Marketing to her means understanding this animal who was born into a time of plenty and is spoilt for choice.
Today’s teenage segment represents a big market opportunity. How do you read them? And what are the tips to market to them?
_ Rohit Keshav, Mumbai
Rohit, the teenager of the 2000 series of years is essentially a very different animal. Remember, for a start, that we are all animals. And understand her first.
This consumer was born into an era of plenty, relatively. Whether we talk urban, ‘rurban’ or rural audiences, this is true. This is a generation that has not seen strife of the conventional kind. It is a generation that has not seen wars, not heard war sirens that made many a child scurry into dug-outs in their schools like I did in 1971, when I was all of seven years old, nor is it a generation that has faced sugar or rice shortages. It is a generation that has seen a completely different picture of the world at large. And in many ways, this has shaped its world view.
In most urban centres, I call this generation the ‘commode generation’. Do a quick check in our cities and find out how many of the 2,000-series types use Indian-style toilet facilities in their homes. You will find that to be a minuscule number. The WC is part of standard toilet accoutrement in modern homes. This generation, therefore, starts its morning with a sense of comfort. The ones who use the Indian-style toilets know pain and discomfort. They start their day bearing their body weight on their haunches for seven minutes. Their world view is different. That life is tough is ingrained into them, unlike in the commode generation which sits on the throne with a newspaper and starts the day with the feeling that life is easy.
This new-gen consumer is, therefore, oriented to a greater degree of easy life, wants comforts, seeks out the short-cut, believes in intelligent work rather than hard work, and believes in working out at a gym rather than at work. This is, of course, a broad generalisation, as there are teenagers around in our smaller towns and villages who still lead the tough life. Many of them are not in the consumer market for products and services at all.
The millennium's teenager is also a ‘screenager’ at large. His and her life is very visual. Several screens dominate their lives. The television, the desktop, the laptop, the tablet and the mobile phone are the many screens in their lives. This means that the attention span of the teenager is split across several mediums. The attention span of the teenager is also very, very short. The sense of boredom with brands and people is quick. The degree of promiscuity with both brands and people will, therefore, be freer than the generation of teenagers we have seen go by. This is a variety-seeking generation at large. A generation that is impatient, gets bored quick and changes fast. This generation is a maverick in its choices, and damning in its quick judgments of brands, fashions and people alike. Marketers need to, therefore, learn this new tone and tenor of marketing to young people.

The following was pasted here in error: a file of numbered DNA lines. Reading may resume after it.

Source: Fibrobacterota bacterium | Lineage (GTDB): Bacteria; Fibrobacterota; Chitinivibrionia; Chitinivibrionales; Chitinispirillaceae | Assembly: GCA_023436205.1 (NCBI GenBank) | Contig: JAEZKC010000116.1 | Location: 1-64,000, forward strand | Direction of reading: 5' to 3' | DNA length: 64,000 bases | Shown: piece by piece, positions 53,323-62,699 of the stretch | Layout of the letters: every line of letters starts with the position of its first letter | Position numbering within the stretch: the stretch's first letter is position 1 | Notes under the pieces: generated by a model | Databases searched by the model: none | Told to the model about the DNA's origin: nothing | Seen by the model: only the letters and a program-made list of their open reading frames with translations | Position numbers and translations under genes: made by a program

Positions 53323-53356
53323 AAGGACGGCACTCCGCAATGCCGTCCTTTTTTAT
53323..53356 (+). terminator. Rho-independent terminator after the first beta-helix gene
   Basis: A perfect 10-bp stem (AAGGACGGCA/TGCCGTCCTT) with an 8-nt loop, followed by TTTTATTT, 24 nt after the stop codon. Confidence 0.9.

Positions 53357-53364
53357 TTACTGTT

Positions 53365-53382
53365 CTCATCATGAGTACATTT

This generation seeks out more virtual friends than real. A recent study conducted by my company (Harish Bijoor Consults Inc) reveals that an average teenager in the big eight cities has an average of 62 virtual friends online and has only 11 friends in real life. This generation is very comfortable taking all their dealings on to the Web. At least the ones that do not require a forcible physical interaction.
Understanding this generation is the first task at hand for the keen marketer.
Does in-film advertising help increase sales?
- Soniya P. Dahiya, Chandigarh
Sonia, yes and no. More no. In-film branding and advertising increases positive recall scores for brands. May not result in an outright sale, but will certainly get the brand positive strokes that are vital to it. These positive strokes are helpful in getting the brand into the consideration set of purchase.
When you use this marketing tool, it is important to assess the segmented audience the film has the ability to garner. Having done that, brands need to decide how overt or covert their advertising and branding actions will be. Even in terms of in-film placement of brands, you can move from a covert score of 2 to 100. More covert the effort, more subliminal the messaging strength. And vice versa.
I am still confused about the effect of celebrity endorsement on brands. Help! How does one use a celebrity?
_ Lohit Patnaik, New Delhi
Lohit, celebrity endorsement must be seen not as a knee-jerk short term activity. Brands that use celebrities as long-term assets that you associate your brand with do better than those who use celebrities as short-term properties to perk up consumer interest. Celebrity endorsement use must be a long-term Indian marriage and not a short-term dalliance. Don't be promiscuous with your brand endorser as well.
Show commitment. This advice goes both ways to the company and the brand endorser as well.
Brand endorsers must remember that consumers are also assessing the credibility of the star in question. If you endorse far too many brands, you are spreading your personal equity a bit too thin, and your viewers and consumers will respect you that much less.
An Ustaad Zakir Hussain, who endorsed Taj Mahal tea for most of his life, is that much more respected than possibly any of our current day stars from Hindi cinema and Indian cricket alike, who advertise, at times, thirteen-and-a-half brands simultaneously. Today you are a paint, tomorrow you are a car and day after tomorrow you are a pen. In the bargain, your viewers are confused. They know it that you are doing it for the money, and nothing much else. And that's negative sentiment on your personal brand equity. While you the brand endorser go laughing all the way to the bank, your personal equity has gone to the cleaners.
(Harish Bijoor is a business strategy specialist and CEO, Harish Bijoor Consults Inc.firstname.lastname@example.org )